Patriotic Songs and the Partition of Bengal

Three years ago the centenary of a momentous event in the history of India’s independence movement passed almost unnoticed. The reason was of course the disinclination of the ruling dispensation to acknowledge that the partition of Bengal was a seminal moment in the history of British India and the movement that for the first time forced the British to back down and to quote Surendranath Bannerjee “unsettle a settled fact” was a watershed in the history of the independence struggle. I refer of course to the ( first) Partition of Bengal, which set off a movement in Bengal that was unprecedented in its scope and managed to fire the imagination of an entire generation of Indians. Today it is fashionable to say that it was an upper caste Hindu agitation and was directed against the poor Muslims who we are told wanted the partition. To my mind this proves that Marxist historians can go to any extent to distort History for their purposes. The Soviet revolution masterminded by a gang of Bolsheviks was a peoples’ struggle and a movement that engaged the large majority of Bengalis was a sectional agitation in their book.
But that is not theme of what I wanted to say. One major effect of this struggle was the outpouring of songs, poetry and drama that became the language of the movement and to this day remains a proud part of the literature of Bengal. Never in history has such an outpouring of emotion resulted from a patriotic struggle and both Bengals can be proud of the body of literature and music that resulted.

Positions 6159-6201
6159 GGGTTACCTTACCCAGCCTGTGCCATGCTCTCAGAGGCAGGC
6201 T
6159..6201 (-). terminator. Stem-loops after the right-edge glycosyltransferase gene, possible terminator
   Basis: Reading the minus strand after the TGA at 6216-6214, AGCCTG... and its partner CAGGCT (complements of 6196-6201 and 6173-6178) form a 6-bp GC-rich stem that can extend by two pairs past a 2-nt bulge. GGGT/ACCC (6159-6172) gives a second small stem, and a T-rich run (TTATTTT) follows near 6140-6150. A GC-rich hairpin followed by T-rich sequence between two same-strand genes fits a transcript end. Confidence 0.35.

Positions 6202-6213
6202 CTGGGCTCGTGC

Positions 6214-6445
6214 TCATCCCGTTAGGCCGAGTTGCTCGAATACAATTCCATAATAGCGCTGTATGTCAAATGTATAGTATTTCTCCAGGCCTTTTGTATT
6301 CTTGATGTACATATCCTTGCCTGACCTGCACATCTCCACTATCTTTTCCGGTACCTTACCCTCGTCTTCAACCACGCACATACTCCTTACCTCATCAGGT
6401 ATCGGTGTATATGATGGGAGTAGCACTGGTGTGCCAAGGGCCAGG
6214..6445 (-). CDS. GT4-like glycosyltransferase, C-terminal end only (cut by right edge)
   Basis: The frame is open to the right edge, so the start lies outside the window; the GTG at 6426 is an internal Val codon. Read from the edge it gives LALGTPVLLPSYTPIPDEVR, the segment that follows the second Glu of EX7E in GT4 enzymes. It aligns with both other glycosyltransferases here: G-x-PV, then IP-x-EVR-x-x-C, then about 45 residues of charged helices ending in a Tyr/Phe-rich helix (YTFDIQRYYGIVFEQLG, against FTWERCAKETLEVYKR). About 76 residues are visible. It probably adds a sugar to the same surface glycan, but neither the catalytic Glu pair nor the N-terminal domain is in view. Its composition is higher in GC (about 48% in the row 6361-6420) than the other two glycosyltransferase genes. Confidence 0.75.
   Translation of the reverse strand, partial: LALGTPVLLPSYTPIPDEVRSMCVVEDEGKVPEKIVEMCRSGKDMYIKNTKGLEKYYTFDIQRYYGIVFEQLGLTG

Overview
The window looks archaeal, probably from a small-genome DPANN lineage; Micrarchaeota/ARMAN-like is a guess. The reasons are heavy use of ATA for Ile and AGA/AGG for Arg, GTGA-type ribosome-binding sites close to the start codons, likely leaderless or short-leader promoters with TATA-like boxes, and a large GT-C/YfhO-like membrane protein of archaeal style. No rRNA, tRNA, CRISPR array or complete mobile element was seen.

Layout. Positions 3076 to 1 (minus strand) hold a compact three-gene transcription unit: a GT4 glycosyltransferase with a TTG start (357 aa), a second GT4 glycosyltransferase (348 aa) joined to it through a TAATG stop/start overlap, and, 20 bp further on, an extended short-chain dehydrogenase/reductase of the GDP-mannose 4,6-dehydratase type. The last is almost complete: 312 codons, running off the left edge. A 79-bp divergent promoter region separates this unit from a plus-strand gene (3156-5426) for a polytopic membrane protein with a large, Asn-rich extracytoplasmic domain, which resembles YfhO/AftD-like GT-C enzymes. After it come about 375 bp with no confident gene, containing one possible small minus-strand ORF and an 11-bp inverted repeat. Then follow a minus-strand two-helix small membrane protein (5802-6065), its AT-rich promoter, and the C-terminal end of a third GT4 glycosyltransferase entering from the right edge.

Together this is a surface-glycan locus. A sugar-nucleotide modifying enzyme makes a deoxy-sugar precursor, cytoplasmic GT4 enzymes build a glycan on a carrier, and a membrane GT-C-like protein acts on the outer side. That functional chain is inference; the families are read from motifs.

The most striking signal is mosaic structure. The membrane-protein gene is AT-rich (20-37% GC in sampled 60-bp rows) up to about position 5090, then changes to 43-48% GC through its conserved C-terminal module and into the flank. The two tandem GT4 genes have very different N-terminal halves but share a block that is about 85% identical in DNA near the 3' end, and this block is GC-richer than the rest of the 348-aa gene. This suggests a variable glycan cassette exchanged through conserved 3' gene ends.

But it was one song that Dwijendranath wrote that stands head over shoulders over all the others in this regard. . I refer of course to Dhana Dhanye Pushpe Bhara. I was watching “Agniswar” the other day. One of Uttam Kumar’s hits, this movie, made in 1975, was based on one of Bonophool’s stories. It is about a doctor who is idiosyncratic but hard working and steeped in the best ideals of the rationalism that was part of the freedom movement, at least in Bengal.
The director has used several songs but this is the one he has used most effectively as a background music as Agniswar travels all over the country in his old age and rediscovers, as it were, this India. It is unfashionable nowadays to be proud of one’s motherland, but those of us who came in contact with men and women who did not think that earning vast amounts of money, preferably in the West, was the epitome of worldly success, still feel a stirring in our hearts when we hear this song, It is difficult to explain to somebody who does know the language the descriptions and pictures that the song evokes: it has some of the most marvelous descriptions of the Indian subcontinent I have ever read. The last stanza where the poet promises to come back to this country again and again in his later births still literally brings tears to my eyes.
I like to think that I am global in my thinking, but I am not ashamed to admit that there lurks in my consciousness a nationalism that is not really “done” nowadays.

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